Wednesday, August 13, 2008

Day 13: Going home (Wednesday, July 9)

This is the last picture I took in Vietnam, on my way to the airport. Notice the little metal seat bolted on for the darling. I'm surprised he doesn't have a helmet because the helmet law was recently introduced into Vietnam and just about everyone wears one. I love the variety of styles and colours in the helmet shops. You can get one for any occasion and colour coordinate to your outfit. Some of the women wear gloves up to their elbows to avoid tanning, but this lady just had the short ones on, unfortunately.

I'm really sorry my trip is over. I won't mind getting back to sleeping in a room with fewer people, though. Until last night, I'd slept like a dream in the hostel, but last night was a classic dorm nightmare. At about 2:30 three girls came in. They were clearly trying to be quiet, but were too wobbly to quite get it. After 20 minutes of digging around in their bags and whispering, they settled down to eat chips! Then at 5:30 two more girls came home, so drunk that they fell through the bedroom door, slamming it wide open and scaring me half to death. But I'm sure I tried to be quiet when I got up at 7 so as not to disturb them.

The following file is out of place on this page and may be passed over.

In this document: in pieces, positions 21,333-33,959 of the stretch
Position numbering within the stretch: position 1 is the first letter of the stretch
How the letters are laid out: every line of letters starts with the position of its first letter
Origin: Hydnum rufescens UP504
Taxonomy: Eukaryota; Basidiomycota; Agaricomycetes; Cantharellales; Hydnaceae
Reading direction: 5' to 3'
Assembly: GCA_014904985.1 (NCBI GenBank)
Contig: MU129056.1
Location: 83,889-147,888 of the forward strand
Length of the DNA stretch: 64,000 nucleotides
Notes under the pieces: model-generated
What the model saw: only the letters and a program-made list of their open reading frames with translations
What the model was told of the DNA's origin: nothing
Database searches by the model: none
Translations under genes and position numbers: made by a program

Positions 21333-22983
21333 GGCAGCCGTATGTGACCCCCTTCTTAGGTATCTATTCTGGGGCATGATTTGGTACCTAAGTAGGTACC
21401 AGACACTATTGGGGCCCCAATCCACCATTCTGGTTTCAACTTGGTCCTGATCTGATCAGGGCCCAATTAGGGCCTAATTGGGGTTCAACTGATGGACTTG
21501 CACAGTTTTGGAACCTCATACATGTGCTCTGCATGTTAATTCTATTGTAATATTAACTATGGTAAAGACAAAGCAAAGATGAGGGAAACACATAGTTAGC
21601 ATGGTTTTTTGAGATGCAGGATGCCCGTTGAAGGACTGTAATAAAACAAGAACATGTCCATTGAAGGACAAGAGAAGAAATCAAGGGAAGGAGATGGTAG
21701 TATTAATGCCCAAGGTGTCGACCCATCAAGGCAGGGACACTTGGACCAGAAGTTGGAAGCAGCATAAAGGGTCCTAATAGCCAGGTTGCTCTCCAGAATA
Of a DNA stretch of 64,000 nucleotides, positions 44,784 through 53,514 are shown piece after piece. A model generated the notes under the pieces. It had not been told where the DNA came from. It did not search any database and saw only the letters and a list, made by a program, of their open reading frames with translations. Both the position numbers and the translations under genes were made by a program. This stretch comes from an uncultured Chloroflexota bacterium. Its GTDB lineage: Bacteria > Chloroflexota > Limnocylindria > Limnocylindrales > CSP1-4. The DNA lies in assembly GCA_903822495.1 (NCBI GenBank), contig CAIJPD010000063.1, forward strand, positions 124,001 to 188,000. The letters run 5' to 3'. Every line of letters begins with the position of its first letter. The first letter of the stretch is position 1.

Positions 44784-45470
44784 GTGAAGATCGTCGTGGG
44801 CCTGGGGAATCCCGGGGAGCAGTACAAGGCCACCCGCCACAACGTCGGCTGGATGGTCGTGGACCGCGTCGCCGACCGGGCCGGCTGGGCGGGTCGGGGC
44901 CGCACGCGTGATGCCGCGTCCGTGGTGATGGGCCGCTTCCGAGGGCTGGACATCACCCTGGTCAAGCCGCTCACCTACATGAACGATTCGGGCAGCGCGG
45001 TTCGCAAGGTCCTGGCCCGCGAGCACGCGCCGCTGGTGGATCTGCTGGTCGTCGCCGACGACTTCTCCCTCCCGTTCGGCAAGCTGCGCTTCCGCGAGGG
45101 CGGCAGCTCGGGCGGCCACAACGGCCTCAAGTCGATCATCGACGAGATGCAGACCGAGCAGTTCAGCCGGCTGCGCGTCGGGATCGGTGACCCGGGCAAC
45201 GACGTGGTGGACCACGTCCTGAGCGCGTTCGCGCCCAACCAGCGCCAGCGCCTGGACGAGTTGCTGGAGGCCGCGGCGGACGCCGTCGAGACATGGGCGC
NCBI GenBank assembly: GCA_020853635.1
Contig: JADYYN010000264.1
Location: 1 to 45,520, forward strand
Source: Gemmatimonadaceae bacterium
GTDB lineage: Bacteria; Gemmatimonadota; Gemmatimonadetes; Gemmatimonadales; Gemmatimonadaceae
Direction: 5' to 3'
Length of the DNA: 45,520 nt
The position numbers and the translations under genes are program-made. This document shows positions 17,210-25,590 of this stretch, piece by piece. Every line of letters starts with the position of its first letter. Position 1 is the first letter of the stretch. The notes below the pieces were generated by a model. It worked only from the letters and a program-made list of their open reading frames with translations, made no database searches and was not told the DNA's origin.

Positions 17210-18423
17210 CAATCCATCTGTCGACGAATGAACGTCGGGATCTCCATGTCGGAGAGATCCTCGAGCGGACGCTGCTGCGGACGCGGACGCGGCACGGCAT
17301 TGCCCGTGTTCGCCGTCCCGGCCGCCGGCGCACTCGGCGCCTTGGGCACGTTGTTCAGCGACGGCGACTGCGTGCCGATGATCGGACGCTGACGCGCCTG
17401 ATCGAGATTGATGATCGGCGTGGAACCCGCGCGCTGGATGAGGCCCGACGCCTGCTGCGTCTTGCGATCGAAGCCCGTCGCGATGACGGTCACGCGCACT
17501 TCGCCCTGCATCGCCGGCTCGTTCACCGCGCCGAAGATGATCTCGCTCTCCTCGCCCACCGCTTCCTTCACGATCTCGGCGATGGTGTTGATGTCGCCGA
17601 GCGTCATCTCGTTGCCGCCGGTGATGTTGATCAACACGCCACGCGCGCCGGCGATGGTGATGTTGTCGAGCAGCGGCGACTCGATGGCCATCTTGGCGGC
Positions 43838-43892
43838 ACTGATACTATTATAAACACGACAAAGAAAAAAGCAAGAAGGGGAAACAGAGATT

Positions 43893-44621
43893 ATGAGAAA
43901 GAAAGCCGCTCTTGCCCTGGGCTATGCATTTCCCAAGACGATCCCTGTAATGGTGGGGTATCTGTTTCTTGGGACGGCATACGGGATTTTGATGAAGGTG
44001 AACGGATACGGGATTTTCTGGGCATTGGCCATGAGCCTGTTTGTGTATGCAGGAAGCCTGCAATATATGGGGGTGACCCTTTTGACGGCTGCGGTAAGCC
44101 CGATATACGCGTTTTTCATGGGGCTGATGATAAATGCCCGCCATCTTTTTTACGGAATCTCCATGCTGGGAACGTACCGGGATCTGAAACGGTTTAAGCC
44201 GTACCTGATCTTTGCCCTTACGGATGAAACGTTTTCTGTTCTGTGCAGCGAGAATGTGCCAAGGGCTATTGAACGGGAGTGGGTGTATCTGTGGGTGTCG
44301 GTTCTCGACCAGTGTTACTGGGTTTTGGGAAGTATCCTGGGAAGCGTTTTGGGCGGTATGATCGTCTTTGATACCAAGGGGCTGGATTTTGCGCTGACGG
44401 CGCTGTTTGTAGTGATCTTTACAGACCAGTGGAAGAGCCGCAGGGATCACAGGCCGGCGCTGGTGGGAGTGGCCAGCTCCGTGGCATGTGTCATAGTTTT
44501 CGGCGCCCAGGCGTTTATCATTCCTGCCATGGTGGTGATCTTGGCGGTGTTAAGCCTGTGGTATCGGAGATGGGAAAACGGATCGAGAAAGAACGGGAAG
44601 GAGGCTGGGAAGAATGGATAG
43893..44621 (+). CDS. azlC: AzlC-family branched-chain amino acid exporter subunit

I loved meeting people and doing things at my own speed. I don't get that in my real life of course, but I guess that's why it's called a holiday.

Next trip to Vietnam, I want to go to Hoi An and get clothes tailor made. I'll let you know what that's like if I get to do it. I'll leave you with a picture of the best iced coffee I had in Vietnam. The white at the bottom is a dollop of sweetened, condensed milk. In fact, once I post this, I'm going to go and make me some. Enjoy!

Tuesday, August 12, 2008

Day 12: Il pleure dans ma coeur, comme il pleut sur la ville (Tuesday, July 8)

It was a sad and rainy morning, my last full day in Hanoi. Melancholy dripped from the leaves into the lake. The lake swallowed the tears and still, reflected the sky.But the streets are so full of life that curiosity pulled me from my mood.I ended up taking a taxi to the Ethnographic Museum. It was a super museum because
a) there were lots of videos showing people making things like hats and baskets;